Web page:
GB: Across the country, yes. ... It was sad some of the towns you went through. People pan-handled. The Indians had it very hard even when we drove, across in '50 and '51, throughout the Southwest, you could see things were tough. ... Of course with my family out in California, they were in a different world and they lived differently. I'm the last one left. All my cousins are gone, it's just me. My aunt had two daughters, my other aunt had one son and my other uncle he had two sons. Everybody's gone. One of my cousin's sons is left, just one, and he has three boys. They're all gone. My one cousin was in the Merchant Marines, he came to visit my father, when he came into port. He told my father, "We caught a fish." Dad said, "What are you fishing for off a boat?" He said "That's a torpedo," my father had no clue. My other cousin he flew over Italy, he was a bombardier. My brother was in Japan. They were scattered all over the place but they came home.

SI: That is remarkable.

GB: That was good.

SI: Tell me a little bit about your education at Olney. What interested you the most in terms of subjects?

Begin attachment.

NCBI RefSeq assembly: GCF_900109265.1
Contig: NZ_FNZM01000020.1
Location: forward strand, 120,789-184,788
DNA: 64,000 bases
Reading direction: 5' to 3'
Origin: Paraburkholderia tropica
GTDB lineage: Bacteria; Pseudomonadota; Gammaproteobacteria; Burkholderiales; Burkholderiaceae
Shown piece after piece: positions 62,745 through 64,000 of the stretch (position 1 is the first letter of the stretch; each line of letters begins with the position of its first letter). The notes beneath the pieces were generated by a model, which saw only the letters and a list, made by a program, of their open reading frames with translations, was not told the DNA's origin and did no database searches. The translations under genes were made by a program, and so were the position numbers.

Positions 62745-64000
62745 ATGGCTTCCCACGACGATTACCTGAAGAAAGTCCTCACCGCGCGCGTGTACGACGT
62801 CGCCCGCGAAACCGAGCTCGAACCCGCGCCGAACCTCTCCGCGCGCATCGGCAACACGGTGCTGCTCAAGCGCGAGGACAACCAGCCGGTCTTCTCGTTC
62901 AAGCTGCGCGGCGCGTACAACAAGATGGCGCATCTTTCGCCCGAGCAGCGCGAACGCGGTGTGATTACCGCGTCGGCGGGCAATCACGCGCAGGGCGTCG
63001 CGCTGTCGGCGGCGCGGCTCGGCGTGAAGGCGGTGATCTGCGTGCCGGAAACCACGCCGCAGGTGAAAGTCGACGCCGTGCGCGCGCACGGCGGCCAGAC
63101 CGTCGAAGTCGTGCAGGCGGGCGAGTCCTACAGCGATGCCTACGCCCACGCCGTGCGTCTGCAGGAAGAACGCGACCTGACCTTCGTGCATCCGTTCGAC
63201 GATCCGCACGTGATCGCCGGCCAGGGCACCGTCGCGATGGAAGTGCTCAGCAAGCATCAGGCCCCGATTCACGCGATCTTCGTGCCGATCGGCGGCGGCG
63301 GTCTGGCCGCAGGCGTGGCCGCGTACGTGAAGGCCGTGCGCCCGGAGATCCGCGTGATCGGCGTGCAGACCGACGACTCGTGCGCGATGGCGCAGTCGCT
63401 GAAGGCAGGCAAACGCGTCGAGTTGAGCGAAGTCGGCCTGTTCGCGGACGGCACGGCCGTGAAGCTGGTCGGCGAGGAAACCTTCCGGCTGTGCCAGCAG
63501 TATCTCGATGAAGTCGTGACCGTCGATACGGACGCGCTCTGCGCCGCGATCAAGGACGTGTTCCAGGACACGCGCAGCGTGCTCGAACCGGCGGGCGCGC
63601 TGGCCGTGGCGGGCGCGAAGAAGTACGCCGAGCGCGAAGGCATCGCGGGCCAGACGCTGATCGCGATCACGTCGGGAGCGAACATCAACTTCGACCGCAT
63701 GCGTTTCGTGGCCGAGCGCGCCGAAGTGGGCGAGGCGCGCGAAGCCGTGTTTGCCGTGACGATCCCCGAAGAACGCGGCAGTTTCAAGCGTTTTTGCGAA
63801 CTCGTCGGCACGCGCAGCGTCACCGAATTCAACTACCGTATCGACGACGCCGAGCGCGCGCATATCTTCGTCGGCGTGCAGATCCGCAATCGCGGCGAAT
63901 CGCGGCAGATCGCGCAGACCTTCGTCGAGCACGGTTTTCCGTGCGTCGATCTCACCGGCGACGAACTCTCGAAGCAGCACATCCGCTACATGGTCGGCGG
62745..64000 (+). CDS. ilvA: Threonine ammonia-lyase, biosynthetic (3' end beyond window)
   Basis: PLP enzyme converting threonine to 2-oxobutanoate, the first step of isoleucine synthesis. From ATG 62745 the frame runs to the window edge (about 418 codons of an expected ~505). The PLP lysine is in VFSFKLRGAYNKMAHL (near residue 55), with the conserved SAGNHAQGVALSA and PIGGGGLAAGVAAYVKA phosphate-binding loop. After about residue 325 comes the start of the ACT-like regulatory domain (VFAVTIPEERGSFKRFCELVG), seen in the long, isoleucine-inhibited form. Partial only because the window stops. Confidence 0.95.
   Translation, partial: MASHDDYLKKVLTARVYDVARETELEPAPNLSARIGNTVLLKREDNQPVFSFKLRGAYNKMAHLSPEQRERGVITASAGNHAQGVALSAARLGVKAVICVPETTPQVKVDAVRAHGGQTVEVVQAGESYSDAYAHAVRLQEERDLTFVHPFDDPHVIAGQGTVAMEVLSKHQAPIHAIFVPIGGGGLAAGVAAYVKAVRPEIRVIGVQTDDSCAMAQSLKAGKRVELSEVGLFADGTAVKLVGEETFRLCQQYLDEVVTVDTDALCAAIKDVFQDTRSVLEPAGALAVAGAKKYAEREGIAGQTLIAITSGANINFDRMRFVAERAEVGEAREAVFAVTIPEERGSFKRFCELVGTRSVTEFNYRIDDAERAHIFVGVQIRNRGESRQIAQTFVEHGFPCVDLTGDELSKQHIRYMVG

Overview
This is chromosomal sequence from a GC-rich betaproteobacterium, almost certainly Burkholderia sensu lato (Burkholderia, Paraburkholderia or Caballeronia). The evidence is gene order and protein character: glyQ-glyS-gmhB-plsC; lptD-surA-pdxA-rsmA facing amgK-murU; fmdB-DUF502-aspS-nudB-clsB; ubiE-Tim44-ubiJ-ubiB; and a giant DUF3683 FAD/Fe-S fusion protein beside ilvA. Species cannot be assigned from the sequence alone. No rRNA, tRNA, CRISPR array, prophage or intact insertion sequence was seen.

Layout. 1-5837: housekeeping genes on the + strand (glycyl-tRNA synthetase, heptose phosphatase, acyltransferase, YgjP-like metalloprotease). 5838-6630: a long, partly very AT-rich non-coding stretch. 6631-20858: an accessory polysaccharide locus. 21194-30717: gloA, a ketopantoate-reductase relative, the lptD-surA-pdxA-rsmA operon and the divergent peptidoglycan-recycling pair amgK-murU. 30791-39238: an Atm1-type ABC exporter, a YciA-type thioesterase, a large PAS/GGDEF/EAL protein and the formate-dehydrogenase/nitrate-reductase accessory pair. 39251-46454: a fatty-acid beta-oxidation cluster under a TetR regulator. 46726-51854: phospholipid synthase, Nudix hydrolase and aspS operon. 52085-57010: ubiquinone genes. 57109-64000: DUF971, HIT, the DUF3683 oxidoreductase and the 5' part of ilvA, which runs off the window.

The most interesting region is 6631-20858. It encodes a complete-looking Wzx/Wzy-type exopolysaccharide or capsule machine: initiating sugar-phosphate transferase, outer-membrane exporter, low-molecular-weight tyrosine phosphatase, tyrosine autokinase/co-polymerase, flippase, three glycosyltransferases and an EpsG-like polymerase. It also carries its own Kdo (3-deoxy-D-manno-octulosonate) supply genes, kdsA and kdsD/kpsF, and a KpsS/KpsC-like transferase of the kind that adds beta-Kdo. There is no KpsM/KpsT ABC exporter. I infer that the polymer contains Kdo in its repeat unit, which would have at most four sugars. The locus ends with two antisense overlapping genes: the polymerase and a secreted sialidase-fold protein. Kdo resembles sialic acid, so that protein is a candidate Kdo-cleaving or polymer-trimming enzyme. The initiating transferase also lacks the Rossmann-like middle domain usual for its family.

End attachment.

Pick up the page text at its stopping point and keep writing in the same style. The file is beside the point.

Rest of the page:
GB: Well, I started out Academic and that year it was my ninth year and we left for California, I wasn't coming back, I thought. When I came back I switched to commercial ... but they wanted to leave me back to ninth grade so I went back to ninth grade but I took four majors instead of three--stenography, commercial, biology, you name it, I took it. If there was a space I took it, and I got out with my class because I made up for time. It was wartime and, the military used the building at night for classes for new recruits coming in. Naïve, I was very naïve. I was in biology class and the girl sitting at the table next to me wanted to know if she looked fat. I said, "I don't know, just your stomach." I had no clue she was pregnant, never saw her again. It was a naïve world, you didn't have television, you had radio, Saturdays you listened to Let's Pretend--but you didn't have the world, the things you see today on television. I would have been shocked to have seen all the guns, the killing, the mouth, the comments, and the piercing it was disrespectful. You didn't have a chance to be disrespectful. ... When you were little and you got that "finger" [pointed directly at you], you were scared to death, and they have highli paddles. You know what a highli is? It was a paddle and it had a long rubber band with a ball at the end of it and you could hit it. They took the rubber band off, the staple off, that was the discipline paddle. There was one in every room. You didn't have a chance, and you know what, it was a quieter time, it was calm, you respected everybody and if anybody stepped out of line he was stomped on right away. You weren't afraid of anything, there was nothing to be afraid of. ...